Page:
Politics

Even A Cockroach Has Rights

My bunny-hugging antagonist’s embarrassed silence on the BBC radio phone-in told me all I needed to know.

Yes, it really is now a criminal offense in Britain to abuse an ant, a worm, a slug, cockroach, a scorpion, a stick insect or whatever creature you care to name. The moment you decide to keep it as a pet you are obliged by our Animal Welfare Act to take full account of its welfare needs — or face a $30,000 fine or a twelve-month prison sentence.

And if you think cockroach rights sound crazy, wait till you hear how the law applies to the way you keep your dog or your cat. The Department for Environment, Food and Rural Affairs (DEFRA) — one of the numerous, busybody branches of our socialist New Labour administration — recently issued guidelines to pet owners clarifying the law.

You risk prosecution if:

– You fail to groom your long-haired dog or cat once a day.

– You feed your dog from the table.

– You use your hands or feet when playing with your cat (as this may
encourage aggressive behavior).

– You fail to provide every cat in your household with its own litter
tray (even if the cat has access to a garden).

– You try to make your cat vegetarian by denying it meat.

None of these provisions is in itself a criminal offense, a DEFRA spokesman has explained helpfully. But failure to comply with several of them “may be used in evidence to support a prosecution for animal cruelty.”

Well, that’s me done for then. In the last few years, I have contravened every one of these pet care laws (apart from the last one: encouraging feline vegetarianism — indeed, encouraging any form of vegetarianism — really should, I believe, be punishable by imprisonment and torture at the very least), especially the one regarding cat litter trays.

Our ageing cat, Beetle, doesn’t have a litter tray at all. Why? Well, for one, thing he’s a cat, and, from what I’ve observed of the feline species, they’re quite intelligent enough to do their business outside and don’t need the option of indoor facilities. And, for another, I’m the human. I pay the mortgage. I buy the cat food. We’re the master species (or at least we used to be). So it seems to me only fair that I should be the one who gets to decide whether or not to keep a tray of gravel in my kitchen smelling faintly of cat poop.

But the bunny-huggers disagree. Not only do they disagree, but they now have the full force of the UK law behind them. And — in the form of our chief animal welfare charity the Royal Society For The Prevention of Cruelty To Animals (RSPCA) — they even have an army of uniformed enforcers ready to knock on your door at the merest whiff of an infringement.

It was a run-in with the RSPCA which got me into that BBC radio phone-in in the first place. I’d written a magazine article about an unfortunate incident involving two hamsters we’d bought from the pet shop, one to keep for our family, one as a replacement for the school hamster which had accidentally been killed while we were looking after it.

Unfortunately, while one of the two hamsters was docile and friendly, the other one was an evil biter which kept drawing blood. First we tried asking the pet store to take it back, but they wouldn’t. Then we tried palming Devil Hamster off on the school, but they said: “We can’t have this one! He keeps biting our children.” So finally, as the man of the household (and thus the chief vermin exterminator), I was given the job of getting rid of it. Which I did, in a typically cowardly way, by releasing it into our local park.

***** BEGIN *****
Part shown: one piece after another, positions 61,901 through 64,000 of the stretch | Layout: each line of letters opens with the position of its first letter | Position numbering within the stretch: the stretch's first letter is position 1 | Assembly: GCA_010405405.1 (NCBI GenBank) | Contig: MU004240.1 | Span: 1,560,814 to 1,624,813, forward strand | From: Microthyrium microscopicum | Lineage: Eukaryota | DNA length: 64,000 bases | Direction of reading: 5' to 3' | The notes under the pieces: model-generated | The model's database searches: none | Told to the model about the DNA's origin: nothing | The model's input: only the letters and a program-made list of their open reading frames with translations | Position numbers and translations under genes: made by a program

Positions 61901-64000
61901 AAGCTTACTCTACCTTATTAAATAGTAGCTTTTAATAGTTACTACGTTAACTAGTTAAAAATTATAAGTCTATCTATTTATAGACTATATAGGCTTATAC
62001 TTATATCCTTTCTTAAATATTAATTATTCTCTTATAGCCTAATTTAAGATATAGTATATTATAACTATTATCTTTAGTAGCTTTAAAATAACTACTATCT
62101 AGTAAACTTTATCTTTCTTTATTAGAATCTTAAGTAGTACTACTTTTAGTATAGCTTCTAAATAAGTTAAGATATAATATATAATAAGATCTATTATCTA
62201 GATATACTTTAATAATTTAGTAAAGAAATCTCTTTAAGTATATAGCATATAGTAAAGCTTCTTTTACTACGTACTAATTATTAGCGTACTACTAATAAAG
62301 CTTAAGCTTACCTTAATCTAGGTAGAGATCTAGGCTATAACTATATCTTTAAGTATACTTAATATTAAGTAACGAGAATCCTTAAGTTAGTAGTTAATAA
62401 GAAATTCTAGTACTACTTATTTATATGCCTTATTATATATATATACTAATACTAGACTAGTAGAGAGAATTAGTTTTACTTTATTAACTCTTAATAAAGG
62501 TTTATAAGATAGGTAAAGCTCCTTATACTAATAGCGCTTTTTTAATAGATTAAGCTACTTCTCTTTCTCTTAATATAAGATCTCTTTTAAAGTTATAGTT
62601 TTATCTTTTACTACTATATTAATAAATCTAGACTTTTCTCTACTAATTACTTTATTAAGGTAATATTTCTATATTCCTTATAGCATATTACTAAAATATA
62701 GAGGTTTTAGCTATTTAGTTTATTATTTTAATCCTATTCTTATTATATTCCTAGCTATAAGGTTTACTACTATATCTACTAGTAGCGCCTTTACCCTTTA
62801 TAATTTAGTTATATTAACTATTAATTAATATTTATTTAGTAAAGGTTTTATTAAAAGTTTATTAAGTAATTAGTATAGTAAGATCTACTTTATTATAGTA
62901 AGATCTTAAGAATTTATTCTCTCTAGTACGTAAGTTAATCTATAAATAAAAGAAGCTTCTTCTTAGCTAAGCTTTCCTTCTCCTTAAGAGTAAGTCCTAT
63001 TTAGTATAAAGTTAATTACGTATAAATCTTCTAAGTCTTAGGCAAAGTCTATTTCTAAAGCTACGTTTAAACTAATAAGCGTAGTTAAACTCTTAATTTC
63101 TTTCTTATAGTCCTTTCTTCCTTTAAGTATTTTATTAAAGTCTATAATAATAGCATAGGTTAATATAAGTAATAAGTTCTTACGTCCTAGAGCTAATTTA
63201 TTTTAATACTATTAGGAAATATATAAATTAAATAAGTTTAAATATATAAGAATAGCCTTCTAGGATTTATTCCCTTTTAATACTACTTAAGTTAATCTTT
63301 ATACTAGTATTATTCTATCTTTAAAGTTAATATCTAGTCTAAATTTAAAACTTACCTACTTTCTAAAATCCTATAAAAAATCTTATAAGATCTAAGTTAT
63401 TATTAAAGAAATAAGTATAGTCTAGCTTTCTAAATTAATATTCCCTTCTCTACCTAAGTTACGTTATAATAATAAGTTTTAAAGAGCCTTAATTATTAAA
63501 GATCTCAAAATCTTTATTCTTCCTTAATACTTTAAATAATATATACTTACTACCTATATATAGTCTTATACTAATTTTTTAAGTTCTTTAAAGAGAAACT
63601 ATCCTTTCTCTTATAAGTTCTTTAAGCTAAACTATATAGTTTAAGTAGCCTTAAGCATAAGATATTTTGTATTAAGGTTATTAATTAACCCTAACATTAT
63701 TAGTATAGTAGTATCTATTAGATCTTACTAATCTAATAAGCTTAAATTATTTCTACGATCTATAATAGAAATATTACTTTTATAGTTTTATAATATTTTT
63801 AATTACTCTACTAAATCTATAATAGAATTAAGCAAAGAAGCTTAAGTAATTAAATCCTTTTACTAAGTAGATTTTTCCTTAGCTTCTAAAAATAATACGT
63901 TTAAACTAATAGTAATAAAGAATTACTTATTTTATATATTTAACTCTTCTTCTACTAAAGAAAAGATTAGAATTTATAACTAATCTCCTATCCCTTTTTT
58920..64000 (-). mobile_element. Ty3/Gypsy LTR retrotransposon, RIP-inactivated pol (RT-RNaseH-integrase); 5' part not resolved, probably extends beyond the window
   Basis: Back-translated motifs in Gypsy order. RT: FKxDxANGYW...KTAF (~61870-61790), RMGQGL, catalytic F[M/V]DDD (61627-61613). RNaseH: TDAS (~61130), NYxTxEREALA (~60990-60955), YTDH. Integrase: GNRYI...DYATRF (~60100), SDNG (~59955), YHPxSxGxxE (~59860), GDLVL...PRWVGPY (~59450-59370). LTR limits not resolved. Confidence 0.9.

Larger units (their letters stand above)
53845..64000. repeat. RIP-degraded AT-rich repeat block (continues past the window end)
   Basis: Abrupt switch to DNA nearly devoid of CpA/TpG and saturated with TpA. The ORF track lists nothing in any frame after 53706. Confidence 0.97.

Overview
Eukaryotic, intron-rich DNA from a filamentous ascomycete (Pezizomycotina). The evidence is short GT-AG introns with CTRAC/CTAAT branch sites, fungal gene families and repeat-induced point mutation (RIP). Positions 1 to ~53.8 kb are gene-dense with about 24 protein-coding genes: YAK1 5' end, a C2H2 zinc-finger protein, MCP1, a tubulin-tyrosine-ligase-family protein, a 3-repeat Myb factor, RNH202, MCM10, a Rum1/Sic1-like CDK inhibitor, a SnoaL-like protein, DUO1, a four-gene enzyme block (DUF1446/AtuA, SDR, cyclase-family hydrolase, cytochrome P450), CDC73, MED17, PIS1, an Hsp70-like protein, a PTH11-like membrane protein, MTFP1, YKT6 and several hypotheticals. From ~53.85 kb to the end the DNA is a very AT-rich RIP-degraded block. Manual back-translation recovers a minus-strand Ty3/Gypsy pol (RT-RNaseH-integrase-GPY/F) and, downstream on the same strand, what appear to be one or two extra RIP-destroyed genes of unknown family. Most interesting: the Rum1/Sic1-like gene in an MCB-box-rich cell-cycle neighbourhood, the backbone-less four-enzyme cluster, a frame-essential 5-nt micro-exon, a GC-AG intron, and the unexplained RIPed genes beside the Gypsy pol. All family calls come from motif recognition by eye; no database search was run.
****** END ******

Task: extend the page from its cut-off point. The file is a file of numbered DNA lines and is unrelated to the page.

A few days later, I received a letter from the RSPCA informing me that there had been a complaint and that I had been guilty of a criminal act which rendered me liable for a fine or imprisonment. On this occasion they were minded not to prosecute. But next time…

I was surprised and not a little disturbed. Since when did the sort of animal welfare charities one used to associate with cute little kittens with bandaged paws suddenly have the right to go round threatening free citizens? Since the 2006 Animal Welfare Act, I learned. This came into force in 2007 but — as with so many of the laws New Labour has introduced, at the rate of one imprisonable offense every FOUR days during its twelve years in power — it has sat on the statute books almost unnoticed.

Only in the last month, with DEFRA’s new guidelines (and the publicity given to my “I am a hamster murderer” story) has the British public become fully aware of its manifest absurdities.

Why, for example, is it still perfectly legal for me to poison the colony of mice in my skirting boards, but an imprisonable offence to cause them any harm the moment I capture them and make them my pets?

How low in the biological chain do you have to go before an animal becomes ineligible for protection? Suppose I kept a pet amoeba: could I be imprisoned for being cruel to one of those? Sadly, the law does not specify.

Meanwhile, it — currently at least — remains perfectly legal in Britain for sportsmen to shoot game birds like pheasants and grouse; to stalk stag; and even to hunt foxes on horseback (provided someone is holding a falcon or other bird of prey and the fox is not killed by the hounds but driven towards a gun).

Such are the messy compromises and idiocies which result when a government gets into bed with the lunatics of the animal rights lobby. Such are the pleasures, I fear, that await you in the U.S. when your new president and his rag-bag of socialist hangers-on and politically correct bleeding hearts start getting properly into their stride.

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